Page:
Colonial Pipeline Paid Hackers Nearly $5 Million in Ransom

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Colonial Pipeline Co. paid nearly $5 million to Eastern European hackers on Friday, contradicting reports earlier this week that the company had no intention of paying an extortion fee to help restore the country’s largest fuel pipeline, according to two people familiar with the transaction.

The company paid the hefty ransom in difficult-to-trace cryptocurrency within hours after the attack, underscoring the immense pressure faced by the Georgia-based operator to get gasoline and jet fuel flowing again to major cities along the Eastern Seaboard, those people said. A third person familiar with the situation said U.S. government officials are aware that Colonial made the payment.

Once they received the payment, the hackers provided the operator with a decrypting tool to restore its disabled computer network. The tool was so slow that the company continued using its own backups to help restore the system, one of the people familiar with the company’s efforts said.

A representative from Colonial declined to comment. Colonial said it began to resume fuel shipments around 5 p.m. Eastern time Wednesday.

When Bloomberg News asked President Joe Biden if he was briefed on the company’s ransom payment, the president paused, then said: “I have no comment on that.”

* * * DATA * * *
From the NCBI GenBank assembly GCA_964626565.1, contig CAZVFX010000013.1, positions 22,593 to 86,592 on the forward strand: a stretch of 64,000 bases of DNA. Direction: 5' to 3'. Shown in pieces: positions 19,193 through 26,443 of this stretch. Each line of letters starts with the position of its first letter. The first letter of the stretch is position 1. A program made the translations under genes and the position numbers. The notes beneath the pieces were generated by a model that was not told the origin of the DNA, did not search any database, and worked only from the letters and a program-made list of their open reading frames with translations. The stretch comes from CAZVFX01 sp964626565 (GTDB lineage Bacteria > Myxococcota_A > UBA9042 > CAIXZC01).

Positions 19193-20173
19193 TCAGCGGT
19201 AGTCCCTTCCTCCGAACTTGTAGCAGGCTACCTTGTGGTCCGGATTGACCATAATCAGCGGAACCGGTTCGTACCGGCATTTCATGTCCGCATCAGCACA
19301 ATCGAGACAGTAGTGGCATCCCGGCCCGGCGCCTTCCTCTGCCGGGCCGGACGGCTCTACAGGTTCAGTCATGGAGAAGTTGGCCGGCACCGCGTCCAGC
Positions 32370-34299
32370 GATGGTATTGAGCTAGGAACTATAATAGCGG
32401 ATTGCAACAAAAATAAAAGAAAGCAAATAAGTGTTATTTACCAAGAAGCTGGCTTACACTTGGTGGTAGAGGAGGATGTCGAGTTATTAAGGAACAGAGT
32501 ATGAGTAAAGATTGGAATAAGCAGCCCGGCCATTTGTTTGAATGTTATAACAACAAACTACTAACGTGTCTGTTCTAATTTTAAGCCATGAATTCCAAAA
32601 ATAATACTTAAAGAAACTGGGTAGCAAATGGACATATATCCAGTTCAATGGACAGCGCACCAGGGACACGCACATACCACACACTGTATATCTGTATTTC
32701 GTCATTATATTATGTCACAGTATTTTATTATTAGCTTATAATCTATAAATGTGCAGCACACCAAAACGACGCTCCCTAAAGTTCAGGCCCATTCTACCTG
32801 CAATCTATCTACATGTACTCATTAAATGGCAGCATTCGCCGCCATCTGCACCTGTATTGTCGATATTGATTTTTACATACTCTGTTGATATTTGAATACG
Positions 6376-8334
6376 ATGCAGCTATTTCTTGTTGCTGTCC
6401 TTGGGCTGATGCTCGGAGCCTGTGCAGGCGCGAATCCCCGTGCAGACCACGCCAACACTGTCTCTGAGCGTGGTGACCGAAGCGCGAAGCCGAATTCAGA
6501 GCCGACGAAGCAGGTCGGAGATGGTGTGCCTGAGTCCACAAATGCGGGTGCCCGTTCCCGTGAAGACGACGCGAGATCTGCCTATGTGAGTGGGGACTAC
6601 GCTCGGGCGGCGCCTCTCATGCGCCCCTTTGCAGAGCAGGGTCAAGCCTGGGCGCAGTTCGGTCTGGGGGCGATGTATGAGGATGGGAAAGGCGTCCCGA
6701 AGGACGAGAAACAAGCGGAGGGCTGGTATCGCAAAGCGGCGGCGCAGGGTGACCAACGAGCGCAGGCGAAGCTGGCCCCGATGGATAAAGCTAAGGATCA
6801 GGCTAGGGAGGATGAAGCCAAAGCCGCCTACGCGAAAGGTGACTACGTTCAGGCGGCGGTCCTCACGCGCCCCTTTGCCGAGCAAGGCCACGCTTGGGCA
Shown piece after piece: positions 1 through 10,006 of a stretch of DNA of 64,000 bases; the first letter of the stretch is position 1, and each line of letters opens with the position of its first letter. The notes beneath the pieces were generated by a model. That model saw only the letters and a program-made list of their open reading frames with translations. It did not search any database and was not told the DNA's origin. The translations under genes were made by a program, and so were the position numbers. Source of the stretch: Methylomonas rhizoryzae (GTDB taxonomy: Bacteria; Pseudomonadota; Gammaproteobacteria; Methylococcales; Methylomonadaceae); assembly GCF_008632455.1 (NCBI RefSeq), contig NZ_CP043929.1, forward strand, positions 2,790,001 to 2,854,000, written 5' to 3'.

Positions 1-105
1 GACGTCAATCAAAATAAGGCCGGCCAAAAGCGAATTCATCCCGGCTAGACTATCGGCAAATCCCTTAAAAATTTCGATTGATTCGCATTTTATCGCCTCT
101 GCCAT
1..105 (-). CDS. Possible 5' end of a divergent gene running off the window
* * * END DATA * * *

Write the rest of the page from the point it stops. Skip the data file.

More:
Read More: Biggest U.S. Gasoline Pipeline Restarts After Cyberattack

The hackers, which the FBI said are linked to a group called DarkSide, specialize in digital extortion and are believed to be located in Russia or Eastern Europe.


LISTEN: Michael Riley discusses the Colonial Pipeline hack with Paul Sweeney and Kailey Leinz on Bloomberg Radio.

On Wednesday, media outlets including the Washington Post and Reuters, also based on anonymous sources, reported that the company had no immediate intention of paying the ransom.

Ransomware is a type of malware that locks up a victim’s files, which the attackers promise to unlock for a payment. More recently, some ransomware groups have also stolen victims’ data and threatened to release it unless paid — a kind of double extortion.

The FBI discourages organizations from paying ransom to hackers, saying there is no guarantee they will follow through on promises to unlock files. It also provides incentive to other would-be hackers, the agency says.

However, Anne Neuberger, the White House’s top cybersecurity official, pointedly declined to say whether companies should pay cyber ransoms at a briefing earlier this week. “We recognize, though, that companies are often in a difficult position if their data is encrypted and they do not have backups and cannot recover the data,” she told reporters Monday.

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